Monday, September 28, 2020

FIGHT AHEAD - Newsom EO Vehicle Ban is Counterproductive

Long Distance Remote Backcountry Exploration at Risk from EO


By Don Amador

September 28, 2020



 Fighting for our rights is nothing new for many of us that work in the field of recreation advocacy and/or resource management.  Over the last 7 months, we have experienced a plethora of executive orders issued by local and state government officials in response to both the COVID and wildfire crisis. Some of these emergency directives have made sense to either streamline the regulatory process to expedite fuel reduction projects, meet critical electrical power demand, or protect public safety.

Electric OHV Trail Sign

 Unfortunately, it appears that some of these executive order-prohibitions have infringed on our Constitutional rights of freedom of assembly or freedom of speech.   And, have created a culture of management by executive orders often with little or no debate in the public arena.

 By now, many of you have expressed legitimate concerns about the recent climate crisis inspired Executive Order (EO) issued by California Governor Gavin Newsom that proposes to ban the sale and use of gasoline-powered OHVs and passenger cars/trucks. The main tenets of that EO are listed below:

 1 - It shall be a goal of the State that 100 percent of in-state sales of new passenger cars and trucks will be zero-emission by 2035. It shall be a further goal of the State that 100 percent of medium- and heavy-duty vehicles in the State be zero-emission by 2045 for all operations where feasible and by 2035 for drayage trucks. It shall be further a goal of the State to transition to 100 percent zero-emission off-road vehicles and equipment by 2035 where feasible.

 2 -  The State Air Resources Board, to the extent consistent with State and federal law, shall develop and propose:

 a) Passenger vehicle and truck regulations requiring increasing volumes of new zero-emission vehicles sold in the State towards the target of 100 percent of in-state sales by 2035.

 b) Medium- and heavy-duty vehicle regulations requiring increasing volumes of new zero-emission trucks and buses sold and operated in the State towards the target of 100 percent of the fleet transitioning to zero-emission vehicles by 2045 everywhere feasible and for all drayage trucks to be zero emission by 2035.

 c) Strategies, in coordination with other State agencies, U.S. Environmental Protection Agency and local air districts, to achieve 100 percent zero-emission from off-road vehicles and equipment operations in the State by 2035. In implementing this Paragraph, the State Air Resources Board shall act consistently with technological feasibility and cost-effectiveness.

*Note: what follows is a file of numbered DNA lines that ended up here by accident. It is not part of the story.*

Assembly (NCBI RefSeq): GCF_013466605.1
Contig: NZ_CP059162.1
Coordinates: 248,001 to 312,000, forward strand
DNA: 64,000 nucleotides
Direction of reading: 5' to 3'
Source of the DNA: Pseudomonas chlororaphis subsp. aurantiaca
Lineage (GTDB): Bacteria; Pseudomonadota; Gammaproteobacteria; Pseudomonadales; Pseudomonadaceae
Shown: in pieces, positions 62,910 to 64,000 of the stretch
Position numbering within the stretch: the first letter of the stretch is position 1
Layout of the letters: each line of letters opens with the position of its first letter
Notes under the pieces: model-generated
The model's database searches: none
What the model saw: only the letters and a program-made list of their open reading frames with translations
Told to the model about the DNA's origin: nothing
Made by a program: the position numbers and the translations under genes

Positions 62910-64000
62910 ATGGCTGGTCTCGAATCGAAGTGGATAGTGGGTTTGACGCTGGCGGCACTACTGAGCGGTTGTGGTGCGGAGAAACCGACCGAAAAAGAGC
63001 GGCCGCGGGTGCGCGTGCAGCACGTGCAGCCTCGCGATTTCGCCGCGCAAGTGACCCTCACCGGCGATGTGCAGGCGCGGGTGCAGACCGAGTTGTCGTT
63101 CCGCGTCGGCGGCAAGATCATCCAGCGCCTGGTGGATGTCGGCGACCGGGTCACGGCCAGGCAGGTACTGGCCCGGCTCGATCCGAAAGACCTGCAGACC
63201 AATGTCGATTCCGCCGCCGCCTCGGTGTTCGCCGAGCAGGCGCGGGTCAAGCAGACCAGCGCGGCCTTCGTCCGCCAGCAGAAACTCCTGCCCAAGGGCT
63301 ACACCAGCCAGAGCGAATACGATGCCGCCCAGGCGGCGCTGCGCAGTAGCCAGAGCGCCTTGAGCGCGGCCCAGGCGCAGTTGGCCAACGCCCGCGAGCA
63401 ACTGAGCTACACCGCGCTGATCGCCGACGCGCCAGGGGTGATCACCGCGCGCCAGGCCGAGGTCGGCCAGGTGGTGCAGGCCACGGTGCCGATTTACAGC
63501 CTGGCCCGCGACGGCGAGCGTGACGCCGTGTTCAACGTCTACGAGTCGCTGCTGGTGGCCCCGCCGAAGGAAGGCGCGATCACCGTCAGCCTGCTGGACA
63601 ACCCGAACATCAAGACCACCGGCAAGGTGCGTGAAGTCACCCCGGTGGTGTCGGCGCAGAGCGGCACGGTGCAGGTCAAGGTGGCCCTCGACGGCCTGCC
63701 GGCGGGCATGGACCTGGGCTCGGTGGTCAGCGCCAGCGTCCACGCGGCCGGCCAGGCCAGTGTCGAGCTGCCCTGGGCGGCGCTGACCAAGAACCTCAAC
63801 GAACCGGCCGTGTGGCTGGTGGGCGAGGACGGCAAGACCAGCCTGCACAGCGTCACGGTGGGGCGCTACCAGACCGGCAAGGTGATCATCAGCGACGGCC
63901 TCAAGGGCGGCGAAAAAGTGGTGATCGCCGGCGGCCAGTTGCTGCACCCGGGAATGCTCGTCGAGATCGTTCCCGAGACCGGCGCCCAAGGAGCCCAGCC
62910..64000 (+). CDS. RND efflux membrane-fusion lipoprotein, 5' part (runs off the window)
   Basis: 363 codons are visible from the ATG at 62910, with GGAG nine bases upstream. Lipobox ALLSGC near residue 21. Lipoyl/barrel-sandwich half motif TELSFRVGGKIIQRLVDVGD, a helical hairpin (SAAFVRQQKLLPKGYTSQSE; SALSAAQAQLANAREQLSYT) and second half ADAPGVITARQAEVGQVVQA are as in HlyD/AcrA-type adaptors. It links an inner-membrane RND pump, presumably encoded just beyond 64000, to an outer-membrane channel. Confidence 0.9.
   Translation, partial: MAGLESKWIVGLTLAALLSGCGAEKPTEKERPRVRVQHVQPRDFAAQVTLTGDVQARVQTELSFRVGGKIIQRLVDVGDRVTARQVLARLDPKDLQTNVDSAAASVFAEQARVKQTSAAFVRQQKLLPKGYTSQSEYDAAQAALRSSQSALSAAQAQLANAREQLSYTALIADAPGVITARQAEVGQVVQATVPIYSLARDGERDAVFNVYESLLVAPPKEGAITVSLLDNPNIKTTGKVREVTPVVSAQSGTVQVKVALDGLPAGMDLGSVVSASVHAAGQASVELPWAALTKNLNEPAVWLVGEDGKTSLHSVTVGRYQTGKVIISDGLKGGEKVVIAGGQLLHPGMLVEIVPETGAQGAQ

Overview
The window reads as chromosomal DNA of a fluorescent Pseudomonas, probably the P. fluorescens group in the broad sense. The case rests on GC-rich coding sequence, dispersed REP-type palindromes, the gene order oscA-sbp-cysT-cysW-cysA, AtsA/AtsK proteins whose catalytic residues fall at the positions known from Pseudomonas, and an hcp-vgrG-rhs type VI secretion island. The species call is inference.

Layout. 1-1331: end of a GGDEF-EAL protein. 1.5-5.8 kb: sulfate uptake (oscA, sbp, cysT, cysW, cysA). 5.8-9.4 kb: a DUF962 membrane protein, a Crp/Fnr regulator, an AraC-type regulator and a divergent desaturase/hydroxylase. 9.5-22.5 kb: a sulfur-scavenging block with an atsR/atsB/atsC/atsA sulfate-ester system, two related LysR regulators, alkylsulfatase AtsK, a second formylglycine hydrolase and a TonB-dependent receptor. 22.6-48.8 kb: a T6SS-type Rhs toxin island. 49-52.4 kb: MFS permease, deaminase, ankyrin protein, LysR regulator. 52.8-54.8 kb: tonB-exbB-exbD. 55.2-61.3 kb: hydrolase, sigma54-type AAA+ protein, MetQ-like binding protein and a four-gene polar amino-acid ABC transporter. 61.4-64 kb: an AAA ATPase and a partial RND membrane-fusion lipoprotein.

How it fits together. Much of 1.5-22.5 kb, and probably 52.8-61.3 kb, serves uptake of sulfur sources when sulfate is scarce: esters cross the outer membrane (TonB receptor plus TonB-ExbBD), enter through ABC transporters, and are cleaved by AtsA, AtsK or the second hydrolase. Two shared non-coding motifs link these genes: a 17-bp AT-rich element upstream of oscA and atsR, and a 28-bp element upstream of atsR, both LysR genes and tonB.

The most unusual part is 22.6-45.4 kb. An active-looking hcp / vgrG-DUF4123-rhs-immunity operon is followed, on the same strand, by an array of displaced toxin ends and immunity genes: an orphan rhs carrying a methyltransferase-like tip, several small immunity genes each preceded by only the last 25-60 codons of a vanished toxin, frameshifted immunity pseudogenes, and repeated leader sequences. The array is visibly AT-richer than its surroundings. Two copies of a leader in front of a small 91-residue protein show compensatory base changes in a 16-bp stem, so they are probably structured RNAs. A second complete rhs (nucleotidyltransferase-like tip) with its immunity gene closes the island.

However well-intentioned this EO is – I believe it ignores, disrespects, and damages the ongoing and robust collaborative process that has been occurring between diverse interest groups from motorized/non-motorized recreation, land agencies, industry, business, and other stakeholders to address and solve many of our public land management and resource issues.

Don on e-MTB on OHV Trail

The shift to electric passenger cars and OHVs is already taking place.  Many state parks and other land management agencies have added electric vehicles to their fleet in appropriate areas.  OHV manufacturers are making electric dirt-bikes, mountain bikes, youth OHVs, SxSs, and dual-sport motorcycles and a growing number of customers are buying them.

 Forest health collaboratives and their members are working to address fuel loading on our forest and grasslands.   Often these projects are funded by the state Climate Change Investment grant program.  Good things are happening!

 Executive Orders have a role to address an immediate and specific emergency when there is not enough time to address said issue through the legislative process.  

 It’s my concern that a significant number of users and other constituents who vehemently oppose this EO will now be forced to abandon the aforementioned collaborative efforts to band together to fight a plan that is an affront our culture and highly treasured way of life.



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Don Amador has been in the trail advocacy and recreation management profession for almost 30 years. Don is President of Quiet Warrior Racing, a recreation consulting company. Don is President/CEO of the Post Wildfire OHV Recovery Alliance, a non-profit post fire recovery organization. Don is Core-Team Lead for FireScape Mendocino, a forest health collaborative. Don served on the California Off-Highway Motor Vehicle Recreation Commission from 1994-2000. He has won numerous awards including being a 2016 Inductee into the Off-Road Motorsports Hall of Fame and the 2018 Friend of the AMA Award. Don currently serves as the government affairs lead for AMA District 36 in Northern California and also serves as the OHV representative on the BLM’s Central California Resource Advisory Committee.  Don is a contributor to Dealernews Magazine.  Don may be reached via email at:






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